Immigration to the U.S. is a complicated process. It can take years to get a lawful residency and even longer before someone is eligible to become a U.S. citizen. A lot can happen between applying for lawful status and citizenship, including changes in a relationship. A divorce between a U.S. citizen and immigration applicant can mean the loss of legal status or even removal proceedings.
If you are an immigrant facing a divorce in North Carolina, make sure you understand the process and how you can protect your family. If you have any questions about immigration status and divorce, contact your family law attorney for help.
Legal Status Before Divorce
Your legal status in a divorce may depend on your current legal status. If your immigration status is based on marriage, it may depend on how far along in the process the divorce occurs.
Green Card Applications
The “green card” is named for the color of the Lawful Permanent Resident status identification. If you have not yet applied for LPR status based on marriage then it may be too late after filing for divorce. Your legal status after divorce will be based on your own status and your visa status (including work visa, tourist visa, or other temporary visa).
If the application process has begun, conditional residency based on marriage is generally for two years. After two years, the U.S. citizen spouse may file a petition for the immigrant spouse to become a lawful permanent resident.
During the application process, the U.S. Citizenship and Immigration Services (USCIS) may conduct an investigation into the marriage and relationship. The investigation may look into whether it appears the marriage is bona fide, and not a sham marriage. An investigation may look at:
- Evidence of the spouses living together,
- Copies of evidence showing both at the same address,
- Evidence of combining finances,
- Photos of the spouses together over time, including a marriage ceremony,
- Interviews with people who know the couple,
- Proof of children together,
- Phone records of talking regularly, and
- Letters, cards, or emails exchanged.
Waiver of Joint Filing After Divorce
The U.S. citizen spouse generally has to file for legal status of the immigrant spouse. However, the immigrant spouse may request a waiver of the joint filing requirement for permanent residence. A waiver of joint filing can be requested where:
- Removal would result in extreme hardship to the immigrant spouse and/or children,
- The immigrant spouse or conditional resident child were subject to abuse at the hands of the U.S. citizen spouse,
- Death of the petitioning spouse, or
- Termination of marriage other than through death.
The USCIS understands that marriages fail and couples get divorced. As long as the marriage was entered in good faith, the spouse can seek a waiver of the joint filing request. If there is evidence that the marriage was only for the purposes of immigration and not bona fide, a waiver may be denied.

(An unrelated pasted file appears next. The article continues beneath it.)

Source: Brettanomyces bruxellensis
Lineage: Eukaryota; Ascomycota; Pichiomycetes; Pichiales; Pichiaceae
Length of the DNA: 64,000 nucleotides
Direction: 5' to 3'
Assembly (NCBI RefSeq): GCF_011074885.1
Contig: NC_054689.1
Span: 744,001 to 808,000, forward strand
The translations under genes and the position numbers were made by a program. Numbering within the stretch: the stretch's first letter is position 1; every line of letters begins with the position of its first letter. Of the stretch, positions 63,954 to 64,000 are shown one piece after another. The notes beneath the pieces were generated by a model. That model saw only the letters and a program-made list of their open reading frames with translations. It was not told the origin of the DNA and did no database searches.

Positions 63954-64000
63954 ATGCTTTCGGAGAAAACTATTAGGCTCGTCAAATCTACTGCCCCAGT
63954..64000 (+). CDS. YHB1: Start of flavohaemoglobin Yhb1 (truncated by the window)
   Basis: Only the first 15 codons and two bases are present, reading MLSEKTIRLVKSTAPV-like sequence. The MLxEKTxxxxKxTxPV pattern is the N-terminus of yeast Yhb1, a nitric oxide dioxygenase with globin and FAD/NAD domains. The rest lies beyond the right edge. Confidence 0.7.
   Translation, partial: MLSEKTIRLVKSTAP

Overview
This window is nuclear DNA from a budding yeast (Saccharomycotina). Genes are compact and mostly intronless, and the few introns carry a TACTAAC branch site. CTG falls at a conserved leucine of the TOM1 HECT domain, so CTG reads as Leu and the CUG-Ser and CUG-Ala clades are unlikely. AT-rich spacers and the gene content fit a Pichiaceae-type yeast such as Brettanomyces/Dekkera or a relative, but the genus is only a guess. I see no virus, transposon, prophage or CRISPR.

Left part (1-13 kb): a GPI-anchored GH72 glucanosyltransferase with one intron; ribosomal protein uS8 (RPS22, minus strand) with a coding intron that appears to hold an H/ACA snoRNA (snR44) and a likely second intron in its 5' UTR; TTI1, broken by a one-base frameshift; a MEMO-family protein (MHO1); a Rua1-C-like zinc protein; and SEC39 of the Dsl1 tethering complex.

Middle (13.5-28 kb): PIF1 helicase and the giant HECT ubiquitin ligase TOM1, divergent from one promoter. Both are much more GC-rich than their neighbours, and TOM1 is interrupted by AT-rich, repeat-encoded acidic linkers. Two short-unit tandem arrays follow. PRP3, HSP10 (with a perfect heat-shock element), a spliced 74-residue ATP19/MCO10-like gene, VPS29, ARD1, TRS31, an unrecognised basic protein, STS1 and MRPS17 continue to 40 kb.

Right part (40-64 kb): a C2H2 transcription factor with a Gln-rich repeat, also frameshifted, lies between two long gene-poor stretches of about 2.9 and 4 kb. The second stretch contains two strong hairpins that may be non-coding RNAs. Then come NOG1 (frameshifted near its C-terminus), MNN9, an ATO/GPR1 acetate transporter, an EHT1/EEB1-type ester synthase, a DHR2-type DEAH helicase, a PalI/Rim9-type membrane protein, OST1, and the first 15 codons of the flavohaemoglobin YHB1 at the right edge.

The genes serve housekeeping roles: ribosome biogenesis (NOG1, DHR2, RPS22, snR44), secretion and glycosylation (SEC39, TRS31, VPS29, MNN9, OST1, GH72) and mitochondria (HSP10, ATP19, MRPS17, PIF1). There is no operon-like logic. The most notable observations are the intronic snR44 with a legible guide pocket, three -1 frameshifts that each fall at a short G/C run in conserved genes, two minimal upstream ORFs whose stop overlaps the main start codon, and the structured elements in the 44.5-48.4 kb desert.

In support of a joint filing request waiver, the immigrant spouse may provide documentation and evidence showing the marriage was entered in good faith. If the waiver is based on the marriage ending in divorce, the spouse should also provide a copy of the final divorce decree, evidence demonstrating the end of the relationship, and any other required evidence.
Filing for Divorce Before U.S. Citizenship Test
Generally, filing for divorce after a spouse has LPR status will not change their immigration status. However, depending on when the divorce is filed, it may extend the waiting period requirement for applying for U.S. citizenship.
if the marriage lasted for less than three years prior to the citizenship exam, the applicant may have to wait five years before the citizenship exam. If the divorce lasts three or more years, there is generally a three-year residency waiting period before the citizenship exam.
Victims of Domestic Violence and Immigration
Victims of domestic violence and their children may be eligible for special visa status. If the spouse is under conditional status before filing for a green card, the abuse victim spouse may be able to request a waiver of the joint filing requirement, as above. The spouse may also be able to Petition to Remove Conditions on Residence (Form I-751).
Victims of abuse or domestic violence without lawful status may be eligible for a green card under the Violence Against Women Act (VAWA). Filing Form I-360 for a VAWA green card generally requires providing evidence of the abuse, an affidavit of good moral character, and any other supporting evidence.
Questions About Business Assets in a Divorce
A business can represent significant assets in a divorce. Talk to your attorney about your options for settling a business in a divorce and how to protect your financial interests for yourself and your family. If you have any questions about filing for divorce in North Carolina, contact the Caulder & Valentine Law Firm, PLLC. Contact us online or by phone at 704-470-2440 today for a consultation.